Stephen (without). At your service, madam! (Catherine returns and replaces the package on the table; Stephen reappears with an open letter in his hand.) No proposals for a compromise, I hope!

Catherine (pointing to the package). Be so good as to possess yourself of your own property. How it came here I'm at loss to say.

Stephen . Why, it's evident; your flowers and my tobacco arrived together. The young woman who brought them up committed the pardonable error of giving you my parcel, and me yours.

Catherine . Pardonable! it's easy for you to say.

Stephen . Perfectly so, inasmuch as it has given me a pretext for another visit.

Catherine . You're reading a letter. I'm sorry to have interrupted you.

Stephen . The interruption is most à propos. The letter concerns us both. It's like King and Emperor in the middle ages. They prepare with a great flourish and rumpus to knock each other's heads off when up comes the Pope and knocks off their crowns, without which, of course, their heads are worthless. This letter is the Pope's bull.

Catherine . What on earth do you mean?

Stephen . Our good landlord is the Pope. May I request your attention for five minutes? This morning, as I went out, I deposited below the amount of my monthly bill, which had been some days due. This answer has just been put into my hands. (Reads.) “My dear Mr. Young, I return your bill receipted, with thanks. I take this occasion to make a communication which I have been for some time contemplating, and which it is important you should receive without further delay. I have just sold my house to a party who proposes to convert the ground-floor into a store, and the upper portion into offices, and who will therefore be unable to retain any of my present lodgers. As I have granted immediate occupation I shall be able to allow them to continue or to renew their present leases only to three weeks from this date; namely, to the fifth of May. I have little doubt but that in this interval, my rooms all being let singly, they will find other quarters. I shall immediately advise them to this effect. Yours, etc.” What do you think of that?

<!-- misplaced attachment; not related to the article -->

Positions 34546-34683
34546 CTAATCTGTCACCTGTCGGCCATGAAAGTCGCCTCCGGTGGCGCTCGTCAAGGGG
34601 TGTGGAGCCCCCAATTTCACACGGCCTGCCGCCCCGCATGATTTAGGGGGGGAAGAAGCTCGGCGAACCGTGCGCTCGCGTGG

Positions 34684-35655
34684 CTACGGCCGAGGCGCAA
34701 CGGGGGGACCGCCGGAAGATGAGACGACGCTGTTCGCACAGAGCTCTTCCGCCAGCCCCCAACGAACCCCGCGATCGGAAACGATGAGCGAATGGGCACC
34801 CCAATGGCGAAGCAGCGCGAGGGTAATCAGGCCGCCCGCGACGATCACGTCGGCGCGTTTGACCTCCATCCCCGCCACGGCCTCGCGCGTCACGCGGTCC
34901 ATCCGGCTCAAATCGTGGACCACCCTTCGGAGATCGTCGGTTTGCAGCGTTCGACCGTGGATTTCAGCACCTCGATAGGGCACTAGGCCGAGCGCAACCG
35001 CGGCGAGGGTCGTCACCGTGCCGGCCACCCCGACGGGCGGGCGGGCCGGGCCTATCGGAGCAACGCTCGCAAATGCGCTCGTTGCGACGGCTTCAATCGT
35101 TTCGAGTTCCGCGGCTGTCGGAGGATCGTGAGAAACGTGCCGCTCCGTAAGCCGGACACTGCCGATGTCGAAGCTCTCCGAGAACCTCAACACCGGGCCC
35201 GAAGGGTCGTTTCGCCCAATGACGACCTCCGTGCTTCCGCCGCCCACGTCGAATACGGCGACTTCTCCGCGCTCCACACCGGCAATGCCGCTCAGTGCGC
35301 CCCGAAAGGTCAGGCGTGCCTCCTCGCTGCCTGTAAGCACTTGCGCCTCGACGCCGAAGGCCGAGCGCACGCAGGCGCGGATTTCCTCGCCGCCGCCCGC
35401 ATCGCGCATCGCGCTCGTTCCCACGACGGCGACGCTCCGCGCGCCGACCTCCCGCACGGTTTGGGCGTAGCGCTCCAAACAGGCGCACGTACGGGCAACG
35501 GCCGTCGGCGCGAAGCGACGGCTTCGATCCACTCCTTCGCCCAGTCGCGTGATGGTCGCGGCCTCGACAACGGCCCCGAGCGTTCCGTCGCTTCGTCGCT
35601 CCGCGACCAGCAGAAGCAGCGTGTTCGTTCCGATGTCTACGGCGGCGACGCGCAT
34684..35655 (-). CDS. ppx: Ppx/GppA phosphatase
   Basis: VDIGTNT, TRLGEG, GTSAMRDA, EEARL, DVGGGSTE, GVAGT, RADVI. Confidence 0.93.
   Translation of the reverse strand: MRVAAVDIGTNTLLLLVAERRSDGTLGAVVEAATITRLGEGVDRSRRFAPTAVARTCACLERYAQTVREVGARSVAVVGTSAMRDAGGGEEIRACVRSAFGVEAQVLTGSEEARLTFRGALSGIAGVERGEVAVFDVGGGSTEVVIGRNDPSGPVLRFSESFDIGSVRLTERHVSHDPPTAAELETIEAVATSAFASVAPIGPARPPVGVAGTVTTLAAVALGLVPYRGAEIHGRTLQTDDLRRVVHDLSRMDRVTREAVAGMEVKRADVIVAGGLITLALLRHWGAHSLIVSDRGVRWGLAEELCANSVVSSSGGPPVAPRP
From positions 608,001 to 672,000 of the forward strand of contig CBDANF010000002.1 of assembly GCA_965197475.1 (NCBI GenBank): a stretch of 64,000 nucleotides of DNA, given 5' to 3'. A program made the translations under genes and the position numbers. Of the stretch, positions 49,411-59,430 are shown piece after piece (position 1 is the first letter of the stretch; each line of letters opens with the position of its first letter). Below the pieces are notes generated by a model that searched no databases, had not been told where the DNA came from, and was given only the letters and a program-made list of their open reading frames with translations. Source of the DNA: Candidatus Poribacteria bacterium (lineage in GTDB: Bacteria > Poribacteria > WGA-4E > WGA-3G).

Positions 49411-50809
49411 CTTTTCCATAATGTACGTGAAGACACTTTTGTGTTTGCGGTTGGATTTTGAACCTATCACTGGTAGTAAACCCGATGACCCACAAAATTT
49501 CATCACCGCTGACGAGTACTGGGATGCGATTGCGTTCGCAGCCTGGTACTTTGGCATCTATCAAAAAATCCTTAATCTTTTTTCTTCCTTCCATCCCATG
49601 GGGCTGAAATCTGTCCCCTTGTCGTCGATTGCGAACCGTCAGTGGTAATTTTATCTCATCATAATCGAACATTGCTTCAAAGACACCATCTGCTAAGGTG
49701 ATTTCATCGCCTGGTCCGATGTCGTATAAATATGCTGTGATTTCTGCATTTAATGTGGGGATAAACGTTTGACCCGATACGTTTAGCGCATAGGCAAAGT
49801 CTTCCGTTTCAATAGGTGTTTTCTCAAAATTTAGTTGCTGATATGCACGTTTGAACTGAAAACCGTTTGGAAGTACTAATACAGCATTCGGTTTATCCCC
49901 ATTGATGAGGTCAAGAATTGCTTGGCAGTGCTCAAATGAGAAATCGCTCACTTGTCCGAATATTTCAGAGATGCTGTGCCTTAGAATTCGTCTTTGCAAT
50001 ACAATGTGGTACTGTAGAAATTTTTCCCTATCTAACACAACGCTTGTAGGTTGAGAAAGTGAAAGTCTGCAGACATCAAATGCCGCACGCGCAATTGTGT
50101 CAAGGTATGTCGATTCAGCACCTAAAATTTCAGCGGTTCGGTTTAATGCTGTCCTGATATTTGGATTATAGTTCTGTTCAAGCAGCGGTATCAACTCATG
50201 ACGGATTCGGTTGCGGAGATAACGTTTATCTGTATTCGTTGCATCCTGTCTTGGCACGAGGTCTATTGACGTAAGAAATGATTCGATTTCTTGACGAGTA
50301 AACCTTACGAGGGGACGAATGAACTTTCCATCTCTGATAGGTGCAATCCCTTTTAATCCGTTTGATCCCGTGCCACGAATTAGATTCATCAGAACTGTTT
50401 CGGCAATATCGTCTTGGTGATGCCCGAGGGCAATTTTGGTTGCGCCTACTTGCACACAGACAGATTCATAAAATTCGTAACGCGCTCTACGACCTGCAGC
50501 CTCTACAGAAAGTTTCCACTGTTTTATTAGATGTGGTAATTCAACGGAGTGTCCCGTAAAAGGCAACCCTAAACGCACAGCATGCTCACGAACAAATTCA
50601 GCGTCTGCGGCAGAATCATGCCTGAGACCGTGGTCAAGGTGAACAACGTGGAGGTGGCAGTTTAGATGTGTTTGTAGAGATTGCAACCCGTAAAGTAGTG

Catherine . Think, Mr. Young? Why, it's horrible, monstrous!

Stephen . Man proposes, but landlords dispose. I'm very much afraid we shall have to make peace, in spite of ourselves.

Catherine . Peace? Oh, I shall know nothing of peace until I find another resting place. It's very hard to have to leave this old room.

Stephen . I had no idea you were so fond of it.

Catherine . I beg you to believe that I am fond of it. it's very unreasonable, but when was there any reason in fondness? The room is intensely disagreeable, but, nevertheless, I like it, and I don't choose to be swept out like old rubbish in a house-cleaning.

Stephen . The room in itself; or rather, perhaps, in something that isn't exactly itself, is charming. If you were only to see mine!

Catherine . For a man, it's different. You have only to stuff a few clothes into a valise and to take it in your hand and march off in search of fortune.

Stephen . You put it rather strong, perhaps—-the independence of men. Nevertheless, I confess that, compared with you, I can transplant myself with but little trouble. I have no piano, no sofa, no pictures, no curtains, no little worktables, or other gimcracks.

Catherine . I declare, I could sit down and cry. (Seats herself)

Stephen . Oh, come, don't say that, or I shall begin to entertain feelings with regard to our wronger which, if they insist upon being expressed, may subject me to the penalties of the law. Perhaps I'd better not have read you the letter.

Catherine . It was as well to hear it from you as from that—-that wretch!

Stephen . To-morrow, probably~ he'll give you warning.

Catherine . I shall have gained a day, at any rate, or lost one; I hardly know which.

Stephen . How, lost one?

Catherine . Well, if you wish particularly to know, to-day is my birthday.

Stephen . Ah, yes. Well?

Catherine . Well, that's all.

Stephen . Ah, I see, and I've spoiled it by that detestable piece of news.

Catherine . Oh, there was little enough to spoil, after all.

Stephen (after a pause). Ah, so to-day's your birthday!

Catherine . Dear me, it's a nice time to talk about birthdays.

Stephen . That accounts, of course, for those flowers.

Catherine . Exactly; if there is any need to account for them.

Stephen . I might have guessed at something of the sort.

Catherine. Something of the sort! You're not very polite. How many anniversaries do you think I keep?